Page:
Flexibility is among the most vital components of an effective conditioning program. Primary consideration should be given to maximizing the flexibility of the quadriceps, hamstrings, gastrocnemius, soleus, trunk rotators, shoulder girdle and low back musculature. Long, slow static stretching of these muscle groups is recommended.

Strength is another consideration. The quadriceps muscle group is of primary concern to the heavy demand placed on it when downhill skiing. Strengthening of the gluteals, hip adductors and the arms are also recommended. Inadequate strength affects ski technique and increases injury risk.

Endurance should also be addressed in a ski conditioning program. As with the other components of strength and flexibility, the amount of endurance training is relative to the fitness level of the individual. One can choose from running, swimming, cycling, rowing and Elliptical trainer. Endurance workouts may also incorporate a plan that strengthens the muscles used in skiing, as well as increasing endurance. Examples of ski- oriented training are: traverse running; box jumping.

Skiers should also prepare themselves with an adequate warm-up of stretching the upper extremities and the back before getting the skis on in the morning and can even include jumping jacks or jogging in place. Due to the nature of the physical demands of the sport, a run or two on an easier slope is recommended as a final warm-up.

Fatigue is inherent in a full day of skiing. Studies have shown that injury rates are increased toward the end of the day. Beginners should consider skiing a half day until their endurance improves. Care should be taken to monitor physical status and pacing your runs on the slopes with adequate food and water breaks in order to have a safe day.

Recommended Flexibility Program:

• Standing quadriceps stretch – pull heel toward buttock until a stretch is felt in front of thigh, hold 30seconds, repeat on opposite side.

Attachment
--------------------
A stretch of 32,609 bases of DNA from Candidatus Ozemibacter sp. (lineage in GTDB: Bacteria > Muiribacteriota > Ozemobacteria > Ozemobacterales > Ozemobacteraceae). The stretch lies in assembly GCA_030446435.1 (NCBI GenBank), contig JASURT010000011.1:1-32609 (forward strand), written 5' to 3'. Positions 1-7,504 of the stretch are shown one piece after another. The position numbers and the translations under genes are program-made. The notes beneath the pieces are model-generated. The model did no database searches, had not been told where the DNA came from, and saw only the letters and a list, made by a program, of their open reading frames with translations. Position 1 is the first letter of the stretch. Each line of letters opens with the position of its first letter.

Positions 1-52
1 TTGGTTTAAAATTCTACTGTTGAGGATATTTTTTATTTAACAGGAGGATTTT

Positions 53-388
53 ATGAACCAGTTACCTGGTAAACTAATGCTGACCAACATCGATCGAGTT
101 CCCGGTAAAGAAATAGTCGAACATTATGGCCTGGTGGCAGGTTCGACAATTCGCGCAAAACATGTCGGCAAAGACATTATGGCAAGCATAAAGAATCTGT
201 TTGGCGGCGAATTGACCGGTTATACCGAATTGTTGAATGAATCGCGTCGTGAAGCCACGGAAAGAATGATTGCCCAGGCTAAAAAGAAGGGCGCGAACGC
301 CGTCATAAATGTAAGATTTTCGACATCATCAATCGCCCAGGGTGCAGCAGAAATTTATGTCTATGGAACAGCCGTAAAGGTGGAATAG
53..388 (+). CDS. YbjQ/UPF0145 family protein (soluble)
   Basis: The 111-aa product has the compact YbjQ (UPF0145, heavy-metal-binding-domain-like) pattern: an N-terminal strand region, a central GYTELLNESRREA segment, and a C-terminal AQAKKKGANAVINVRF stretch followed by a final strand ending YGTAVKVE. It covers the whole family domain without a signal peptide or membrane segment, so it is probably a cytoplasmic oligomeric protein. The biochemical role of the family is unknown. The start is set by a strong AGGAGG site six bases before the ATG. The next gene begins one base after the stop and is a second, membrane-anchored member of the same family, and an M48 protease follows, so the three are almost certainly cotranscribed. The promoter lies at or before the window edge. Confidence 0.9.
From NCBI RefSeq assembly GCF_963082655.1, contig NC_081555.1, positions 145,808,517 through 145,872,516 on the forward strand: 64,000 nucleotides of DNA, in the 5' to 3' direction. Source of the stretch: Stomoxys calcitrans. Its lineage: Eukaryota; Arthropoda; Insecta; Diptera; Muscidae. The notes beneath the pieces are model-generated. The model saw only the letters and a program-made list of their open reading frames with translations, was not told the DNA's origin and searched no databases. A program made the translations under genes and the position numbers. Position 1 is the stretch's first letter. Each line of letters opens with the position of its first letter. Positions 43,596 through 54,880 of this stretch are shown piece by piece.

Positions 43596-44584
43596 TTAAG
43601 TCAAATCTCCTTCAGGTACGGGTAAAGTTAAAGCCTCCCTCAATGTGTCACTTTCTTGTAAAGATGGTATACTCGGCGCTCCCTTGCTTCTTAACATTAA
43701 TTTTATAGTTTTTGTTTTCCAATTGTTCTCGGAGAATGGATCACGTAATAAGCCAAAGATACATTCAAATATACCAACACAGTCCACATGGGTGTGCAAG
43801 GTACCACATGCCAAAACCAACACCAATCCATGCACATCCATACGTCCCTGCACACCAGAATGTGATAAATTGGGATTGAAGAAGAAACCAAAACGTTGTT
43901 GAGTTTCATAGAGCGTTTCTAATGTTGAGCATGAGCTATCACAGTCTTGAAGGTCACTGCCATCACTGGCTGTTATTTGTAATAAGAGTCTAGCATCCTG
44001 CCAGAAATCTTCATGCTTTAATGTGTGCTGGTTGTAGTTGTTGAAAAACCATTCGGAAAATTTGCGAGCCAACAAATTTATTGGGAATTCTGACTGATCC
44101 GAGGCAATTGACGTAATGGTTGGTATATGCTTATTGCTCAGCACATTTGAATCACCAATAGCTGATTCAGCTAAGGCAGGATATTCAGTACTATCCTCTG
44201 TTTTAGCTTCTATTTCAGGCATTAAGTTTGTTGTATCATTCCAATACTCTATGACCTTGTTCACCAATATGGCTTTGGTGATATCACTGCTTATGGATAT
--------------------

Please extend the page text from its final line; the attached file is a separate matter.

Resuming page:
• Standing hamstring stretch – Place heel on a bench. Slowly lean forward reaching down towards your shin until a stretch is felt at the back of the thigh. Keep the knee straight and back straight, hold 30 seconds, repeat on opposite side.

• Calf stretch – Keeping back leg straight, with heel on floor and turned slightly outward, lean into wall until a stretch is felt in calf, hold 30 seconds, repeat on opposite side.

• Standing trunk rotation stretch – Turn shoulders to one side while keeping hips forward, hold 30 seconds, repeat on opposite side.
• Standing trunk lateral flexion stretch – Reach over and upward while sliding opposite arm down leg, hold 30 seconds, repeat on opposite side.

Recommended Strengthening Exercises:

• Circuit training
• Free weights
• Isometric strengthening in the “downhill position”

Have fun on the slopes!
Ivy Rehab

Welcome New Club Fit Staff Member – Kyle Montesano

IMG_20160204_142606 Kyle MontesanoNew Club Fit Staff Member – Kyle Montesano

Briarcliff Manor – Lifeguard

Kyle is a senior at the Yorktown High School and is making the best out of his last few months there. Kyle has been doing kickboxing for some time now and he loves it! He seems like a really nice guy, and he is!! He can’t wait to meet everyone at Club Fit. Hang out with him sometime – he’s a pretty cool guy!

Welcome New Club Fit Staff Member – Allison Cahayla

IMG_20160203_100749 Allison CahalyaNew Club Fit Staff Member – Allison Cahayla

Jefferson Valley – Energy Center Manager

Allison is a graduate of SUNY New Paltz with a bachelor’s in Early Childhood and Childhood Education.  She has a one year old son who she enjoys spending all of her spare time with!  Allison has a passion for working with children and adults, and is excited to begin her journey at Club Fit!

Welcome New Club Fit Staff Member – David Kezafrika

IMG_20160201_150601752 David KezafrikaNew Club Fit Staff Member – David Kezafrika